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Union of India (Uoi) Vs. National Builders - Court Judgment

LegalCrystal Citation
SubjectArbitration
CourtKolkata High Court
Decided On
Case NumberAward Case No. 147 of 1966
Judge
Reported inAIR1975Cal332,80CWN486
ActsArbitration Act, 1940 - Section 30
AppellantUnion of India (Uoi)
RespondentNational Builders
DispositionApplication dismissed
Cases Referred and Jewell v. Christie
Excerpt:
- .....so, how much. 12.the contractor claims that the measurement cannot be taken in ft, -inch for this item (item no. 66)whether measurement can be taken in ft. -inch for this item and if any relief is called for.part ii3.the contractor claims payment for brick work done in recesses and chases in brickwork for which deduction was made (item no. 7)whether the deduction made is justified.4.the contractor claims that r. c. c. slabs have not been measured correctlyincluding the full bearing (item no. 9)whether the measurement has been correctly recorded, if not, the excess quantity involved.12.the contractor claims that heavy compensation under clause (ii) is not justified.whether the contractor had made himself liable for compensation under clause (ii).in the recital part of the said award.....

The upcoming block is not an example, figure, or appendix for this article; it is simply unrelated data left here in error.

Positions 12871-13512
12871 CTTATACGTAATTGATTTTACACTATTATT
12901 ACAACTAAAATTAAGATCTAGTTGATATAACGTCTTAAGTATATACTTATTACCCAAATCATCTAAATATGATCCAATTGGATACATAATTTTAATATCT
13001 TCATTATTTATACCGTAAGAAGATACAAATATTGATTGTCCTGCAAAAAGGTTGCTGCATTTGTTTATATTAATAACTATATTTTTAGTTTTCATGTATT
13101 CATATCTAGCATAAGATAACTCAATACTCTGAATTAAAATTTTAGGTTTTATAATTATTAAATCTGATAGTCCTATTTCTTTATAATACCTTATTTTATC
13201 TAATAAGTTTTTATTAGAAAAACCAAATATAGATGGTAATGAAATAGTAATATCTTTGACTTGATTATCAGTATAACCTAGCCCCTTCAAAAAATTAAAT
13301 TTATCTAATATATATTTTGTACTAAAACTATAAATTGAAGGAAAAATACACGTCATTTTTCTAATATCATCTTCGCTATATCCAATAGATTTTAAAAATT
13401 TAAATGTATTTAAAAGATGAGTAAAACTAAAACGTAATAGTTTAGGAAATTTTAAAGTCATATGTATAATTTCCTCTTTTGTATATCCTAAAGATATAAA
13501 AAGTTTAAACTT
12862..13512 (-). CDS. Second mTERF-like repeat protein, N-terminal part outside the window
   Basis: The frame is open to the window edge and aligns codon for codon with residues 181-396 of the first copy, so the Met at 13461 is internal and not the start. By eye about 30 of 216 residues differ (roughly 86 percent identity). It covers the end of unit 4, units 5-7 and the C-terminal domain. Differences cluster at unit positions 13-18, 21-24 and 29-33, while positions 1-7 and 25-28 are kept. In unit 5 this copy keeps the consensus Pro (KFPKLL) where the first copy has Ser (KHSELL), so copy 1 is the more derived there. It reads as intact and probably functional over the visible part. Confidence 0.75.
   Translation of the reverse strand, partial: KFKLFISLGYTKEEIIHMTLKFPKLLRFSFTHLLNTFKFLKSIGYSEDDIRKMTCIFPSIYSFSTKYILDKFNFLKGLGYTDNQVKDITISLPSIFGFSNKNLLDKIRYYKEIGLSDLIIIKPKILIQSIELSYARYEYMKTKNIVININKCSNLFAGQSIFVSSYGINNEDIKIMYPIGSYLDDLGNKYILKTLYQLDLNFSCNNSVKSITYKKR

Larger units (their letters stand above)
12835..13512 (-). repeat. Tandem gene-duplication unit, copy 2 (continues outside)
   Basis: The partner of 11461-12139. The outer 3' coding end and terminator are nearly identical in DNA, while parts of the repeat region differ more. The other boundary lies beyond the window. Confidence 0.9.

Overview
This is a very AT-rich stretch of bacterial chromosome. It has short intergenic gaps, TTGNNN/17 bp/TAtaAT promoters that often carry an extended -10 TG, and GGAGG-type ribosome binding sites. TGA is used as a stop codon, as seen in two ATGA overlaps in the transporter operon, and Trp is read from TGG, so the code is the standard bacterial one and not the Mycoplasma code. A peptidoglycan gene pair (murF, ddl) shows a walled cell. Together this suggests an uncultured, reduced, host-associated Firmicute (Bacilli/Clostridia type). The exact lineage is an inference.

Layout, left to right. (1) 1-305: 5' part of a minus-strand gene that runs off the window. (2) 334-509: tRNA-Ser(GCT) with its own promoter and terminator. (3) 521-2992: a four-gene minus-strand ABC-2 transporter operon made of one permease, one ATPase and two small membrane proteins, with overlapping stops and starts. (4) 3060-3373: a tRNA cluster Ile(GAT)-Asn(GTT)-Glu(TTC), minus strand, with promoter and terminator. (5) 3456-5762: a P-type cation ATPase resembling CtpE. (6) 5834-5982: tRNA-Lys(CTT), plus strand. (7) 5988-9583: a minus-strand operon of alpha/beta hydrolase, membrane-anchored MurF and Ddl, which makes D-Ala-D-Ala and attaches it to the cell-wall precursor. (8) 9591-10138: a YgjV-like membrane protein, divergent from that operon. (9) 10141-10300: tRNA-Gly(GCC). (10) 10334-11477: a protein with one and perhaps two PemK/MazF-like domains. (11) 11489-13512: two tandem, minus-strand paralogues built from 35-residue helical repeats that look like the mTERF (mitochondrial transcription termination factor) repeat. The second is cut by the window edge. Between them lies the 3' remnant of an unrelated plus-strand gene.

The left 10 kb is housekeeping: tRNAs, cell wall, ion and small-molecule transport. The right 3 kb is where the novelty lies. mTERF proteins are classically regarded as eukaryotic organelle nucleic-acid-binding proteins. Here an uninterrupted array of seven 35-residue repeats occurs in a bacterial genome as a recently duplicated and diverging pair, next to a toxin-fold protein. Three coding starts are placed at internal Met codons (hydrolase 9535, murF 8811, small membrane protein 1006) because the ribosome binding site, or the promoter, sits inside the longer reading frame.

Judgment:
ORDER

Ramendra Mohan Datta, J.

1. Union of India has made this application for setting aside the first award dated 4th August, 1966 and the final award dated 24th August, 1968 made after the said first award was remitted by the Court to the arbitrator. The Arbirator was one O. P. Mittal, Engineer-Member, Delhi Development Authority, New Delhi and formerly Superintending Engineer (Arbitration) Central Public Works Department.